Just the facts. From the experts.
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Best Food Facts and Foodies Head to California for the TASTE Tour

8/14/2014

Best Food Facts took California by storm during our inaugural ‘TASTE: Unearthing the Art and Science of Food’ Blogger Tour – a three-day extravaganza that explored the technology and science used in food production.

What Does a GMO Look Like?

5/15/2014

We've gotten the question several times, "What is a GMO?" While we've enlisted plenty of experts who've provided insights on what they are, whether they're dangerous, why they're not labeled, how they impact the environment, why they're banned in some countries, and whether they cause allergies, we've not actually shown a picture of what they look like. Now, we've got pictures!

Antibiotics in the Food Supply?

Many people love milk, meat and eggs. But with the use of antibiotics in animals that produce those products, is it contributing to antibiotic resistance in humans? Registered Dietitian Carolyn O'Neil gets the facts from Michael Doyle, PhD, Center for Food Safety, University of Georgia. 

Eating Better: Get Creative with Cauliflower

2/19/2014

No longer relegated to the veggie tray, vitamin C-rich cauliflower is showing up on pizzas and adding a healthy halo to pastas and sauces.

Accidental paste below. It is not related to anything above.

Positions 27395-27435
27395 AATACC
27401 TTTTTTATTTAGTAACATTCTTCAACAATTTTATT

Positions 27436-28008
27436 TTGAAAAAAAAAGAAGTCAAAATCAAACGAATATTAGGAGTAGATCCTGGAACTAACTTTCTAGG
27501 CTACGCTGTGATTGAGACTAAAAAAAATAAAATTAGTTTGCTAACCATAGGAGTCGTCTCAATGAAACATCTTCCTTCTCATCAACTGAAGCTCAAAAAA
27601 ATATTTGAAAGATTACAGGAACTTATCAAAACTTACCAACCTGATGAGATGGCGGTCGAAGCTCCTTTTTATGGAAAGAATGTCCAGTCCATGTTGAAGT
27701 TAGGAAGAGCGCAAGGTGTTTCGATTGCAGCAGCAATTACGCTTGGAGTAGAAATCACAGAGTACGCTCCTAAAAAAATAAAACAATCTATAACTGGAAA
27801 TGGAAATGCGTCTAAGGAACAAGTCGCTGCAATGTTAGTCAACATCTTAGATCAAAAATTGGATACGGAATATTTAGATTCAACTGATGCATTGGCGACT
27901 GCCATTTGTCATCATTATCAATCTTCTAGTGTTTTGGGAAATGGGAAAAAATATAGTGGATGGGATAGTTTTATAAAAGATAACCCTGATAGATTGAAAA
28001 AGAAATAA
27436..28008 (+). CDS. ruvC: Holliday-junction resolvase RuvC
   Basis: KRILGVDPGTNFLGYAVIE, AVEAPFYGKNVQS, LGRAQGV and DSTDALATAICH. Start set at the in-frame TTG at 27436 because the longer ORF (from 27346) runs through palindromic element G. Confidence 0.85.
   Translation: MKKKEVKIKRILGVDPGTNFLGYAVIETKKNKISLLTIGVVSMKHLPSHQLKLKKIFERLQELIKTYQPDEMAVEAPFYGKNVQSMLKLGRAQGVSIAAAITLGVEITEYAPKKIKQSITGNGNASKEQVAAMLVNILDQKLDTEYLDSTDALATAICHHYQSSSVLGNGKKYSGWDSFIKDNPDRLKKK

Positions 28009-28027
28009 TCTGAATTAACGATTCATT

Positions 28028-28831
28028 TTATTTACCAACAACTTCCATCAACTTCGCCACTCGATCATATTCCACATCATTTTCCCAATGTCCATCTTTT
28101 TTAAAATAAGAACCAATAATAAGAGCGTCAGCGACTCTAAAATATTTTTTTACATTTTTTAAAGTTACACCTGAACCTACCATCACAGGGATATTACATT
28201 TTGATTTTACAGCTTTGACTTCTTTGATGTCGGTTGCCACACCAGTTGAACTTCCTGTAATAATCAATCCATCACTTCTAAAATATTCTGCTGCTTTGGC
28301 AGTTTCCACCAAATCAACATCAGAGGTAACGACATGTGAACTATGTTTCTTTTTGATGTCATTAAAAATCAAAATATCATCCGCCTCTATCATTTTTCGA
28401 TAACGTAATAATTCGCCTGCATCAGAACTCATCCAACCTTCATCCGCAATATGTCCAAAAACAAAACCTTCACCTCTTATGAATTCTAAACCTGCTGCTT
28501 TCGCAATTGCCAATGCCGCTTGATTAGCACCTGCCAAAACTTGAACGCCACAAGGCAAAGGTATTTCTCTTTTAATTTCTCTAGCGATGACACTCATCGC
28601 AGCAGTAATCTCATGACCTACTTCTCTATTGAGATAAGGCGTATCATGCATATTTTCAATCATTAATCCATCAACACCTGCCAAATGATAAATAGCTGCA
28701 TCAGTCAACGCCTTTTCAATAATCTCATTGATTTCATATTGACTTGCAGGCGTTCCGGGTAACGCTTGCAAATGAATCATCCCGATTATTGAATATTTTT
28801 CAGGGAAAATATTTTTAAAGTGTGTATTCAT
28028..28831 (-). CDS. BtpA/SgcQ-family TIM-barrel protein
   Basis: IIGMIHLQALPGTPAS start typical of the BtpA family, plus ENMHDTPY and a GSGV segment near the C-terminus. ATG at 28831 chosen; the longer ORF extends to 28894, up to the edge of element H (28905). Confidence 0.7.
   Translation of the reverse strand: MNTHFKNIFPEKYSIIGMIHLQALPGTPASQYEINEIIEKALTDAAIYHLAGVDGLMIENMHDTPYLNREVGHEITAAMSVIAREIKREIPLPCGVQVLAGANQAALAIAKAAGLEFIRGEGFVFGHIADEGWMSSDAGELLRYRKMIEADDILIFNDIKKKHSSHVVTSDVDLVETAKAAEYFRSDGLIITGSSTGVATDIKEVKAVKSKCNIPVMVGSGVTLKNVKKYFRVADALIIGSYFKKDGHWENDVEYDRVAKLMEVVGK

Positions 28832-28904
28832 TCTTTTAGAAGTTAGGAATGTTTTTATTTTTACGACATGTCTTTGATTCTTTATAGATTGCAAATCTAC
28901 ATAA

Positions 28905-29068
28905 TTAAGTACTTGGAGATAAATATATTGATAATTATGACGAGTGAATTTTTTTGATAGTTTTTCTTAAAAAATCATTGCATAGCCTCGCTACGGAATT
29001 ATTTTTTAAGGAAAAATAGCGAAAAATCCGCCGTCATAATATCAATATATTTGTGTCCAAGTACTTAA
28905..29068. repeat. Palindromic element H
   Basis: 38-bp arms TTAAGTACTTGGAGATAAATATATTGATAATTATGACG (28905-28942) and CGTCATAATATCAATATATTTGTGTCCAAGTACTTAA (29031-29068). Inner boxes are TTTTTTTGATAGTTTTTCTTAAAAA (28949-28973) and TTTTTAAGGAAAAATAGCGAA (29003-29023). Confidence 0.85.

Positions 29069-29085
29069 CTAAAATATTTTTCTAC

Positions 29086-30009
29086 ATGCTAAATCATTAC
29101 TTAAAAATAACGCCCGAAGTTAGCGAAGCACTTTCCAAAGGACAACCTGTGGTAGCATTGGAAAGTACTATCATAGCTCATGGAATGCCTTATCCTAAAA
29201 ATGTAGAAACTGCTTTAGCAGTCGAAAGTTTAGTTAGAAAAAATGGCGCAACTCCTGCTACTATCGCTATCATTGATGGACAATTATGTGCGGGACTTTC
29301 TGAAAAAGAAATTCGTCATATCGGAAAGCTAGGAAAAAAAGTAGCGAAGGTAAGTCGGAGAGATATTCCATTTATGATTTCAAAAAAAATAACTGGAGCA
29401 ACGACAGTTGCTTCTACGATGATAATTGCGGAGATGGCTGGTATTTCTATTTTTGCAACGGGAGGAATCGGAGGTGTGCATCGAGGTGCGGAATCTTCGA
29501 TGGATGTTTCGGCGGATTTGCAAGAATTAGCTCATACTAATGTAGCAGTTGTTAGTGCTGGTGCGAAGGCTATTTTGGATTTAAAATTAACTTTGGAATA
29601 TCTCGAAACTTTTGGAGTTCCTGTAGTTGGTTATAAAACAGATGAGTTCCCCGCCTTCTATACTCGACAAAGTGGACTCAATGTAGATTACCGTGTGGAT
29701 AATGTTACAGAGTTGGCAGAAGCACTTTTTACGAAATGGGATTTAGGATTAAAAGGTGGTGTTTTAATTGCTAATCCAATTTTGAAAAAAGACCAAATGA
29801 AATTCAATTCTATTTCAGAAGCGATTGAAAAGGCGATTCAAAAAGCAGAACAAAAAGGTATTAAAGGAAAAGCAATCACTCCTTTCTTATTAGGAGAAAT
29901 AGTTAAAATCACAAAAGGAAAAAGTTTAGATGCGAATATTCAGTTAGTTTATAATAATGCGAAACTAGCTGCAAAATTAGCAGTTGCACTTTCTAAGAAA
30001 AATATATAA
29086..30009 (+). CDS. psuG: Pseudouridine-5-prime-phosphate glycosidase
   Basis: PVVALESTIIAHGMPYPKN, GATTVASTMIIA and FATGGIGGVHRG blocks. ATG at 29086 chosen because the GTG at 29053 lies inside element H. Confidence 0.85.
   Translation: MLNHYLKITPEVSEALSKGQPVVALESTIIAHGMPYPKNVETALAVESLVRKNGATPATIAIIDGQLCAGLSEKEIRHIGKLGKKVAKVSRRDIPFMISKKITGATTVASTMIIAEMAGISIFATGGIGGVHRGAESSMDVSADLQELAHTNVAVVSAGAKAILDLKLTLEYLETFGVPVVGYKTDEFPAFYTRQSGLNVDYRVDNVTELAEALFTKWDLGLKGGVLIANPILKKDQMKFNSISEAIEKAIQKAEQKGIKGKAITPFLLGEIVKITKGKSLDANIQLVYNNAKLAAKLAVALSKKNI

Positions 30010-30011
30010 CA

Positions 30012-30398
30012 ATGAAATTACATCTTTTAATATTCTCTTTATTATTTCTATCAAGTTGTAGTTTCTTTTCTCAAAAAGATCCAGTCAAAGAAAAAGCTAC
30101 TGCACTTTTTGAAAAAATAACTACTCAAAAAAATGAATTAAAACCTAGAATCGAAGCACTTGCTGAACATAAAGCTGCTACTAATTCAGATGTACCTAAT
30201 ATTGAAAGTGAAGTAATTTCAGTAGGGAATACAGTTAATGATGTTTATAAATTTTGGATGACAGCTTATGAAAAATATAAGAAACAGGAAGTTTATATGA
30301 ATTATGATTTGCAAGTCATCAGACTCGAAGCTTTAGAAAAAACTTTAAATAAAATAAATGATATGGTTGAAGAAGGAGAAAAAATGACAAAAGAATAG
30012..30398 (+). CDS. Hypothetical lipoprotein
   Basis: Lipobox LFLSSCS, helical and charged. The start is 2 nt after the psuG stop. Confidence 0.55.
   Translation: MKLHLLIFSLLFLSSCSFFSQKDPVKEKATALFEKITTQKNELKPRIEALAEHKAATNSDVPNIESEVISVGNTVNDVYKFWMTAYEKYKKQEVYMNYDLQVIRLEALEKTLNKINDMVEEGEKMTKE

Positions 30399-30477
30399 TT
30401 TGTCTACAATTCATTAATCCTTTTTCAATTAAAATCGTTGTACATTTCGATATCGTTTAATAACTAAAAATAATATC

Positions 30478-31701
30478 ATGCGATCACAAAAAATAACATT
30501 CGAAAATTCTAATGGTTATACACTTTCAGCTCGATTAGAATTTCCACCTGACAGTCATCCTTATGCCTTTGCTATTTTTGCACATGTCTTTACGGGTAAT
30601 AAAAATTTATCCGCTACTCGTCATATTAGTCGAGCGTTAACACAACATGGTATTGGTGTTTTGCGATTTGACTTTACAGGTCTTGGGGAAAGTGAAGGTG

Do Antibiotics Do More Harm Than Good?

2/17/2014

When used correctly, antibiotics can be an important tool to keep animals healthy and create a safe food supply.

True? Or Not? "Large farms are bad for the environment."

Manure from farm animals when used as fertilizer improves soil and increases crop yields. It can become a pollutant if it reaches water supplies.

Farm animal production in the United States has clearly shifted away from many small farms to an increasing number of larger farms. It takes several small farms to equal the manure production of a single large farm. On the large farm, the manure management responsibility lies with only one management system instead of several.

True? Or Not? "Food from organic and free-range farm animals is safer than animals raised in modern confinement buildings."

The popularity of organic and other niche-market products has increased in recent years primarily boosted by consumer perceptions that they are healthier and of higher quality. There is limited scientific data to support or refute the safety of such products.

Studies have found that pathogen prevalence is actually higher in niche market/ free range antibiotic-free farm animal production systems compared to conventional confinement operations.

True? Or Not? "Elimination of farm subsidies will reduce obesity and associated health problems."

Many advocates argue that US Department of Agriculture (USDA) policies that establish farm prices for crops, provide subsidies to farmers and provide consumers with access to an abundant and affordable food supply are responsible for the increasing number of adults and children facing the challenges of obesity and diabetes. However, Julian M. Alston, with the University of California-Davis Department of Agriculture and Resource Economics, says his research shows that eliminating farm subsidies would do little to change obesity rates, noting that consumers do not necessarily change food purchase patterns based on cost and that advances in technology and efficiencies on the farm have more to do with the low cost of today’s food than USDA policies and programs.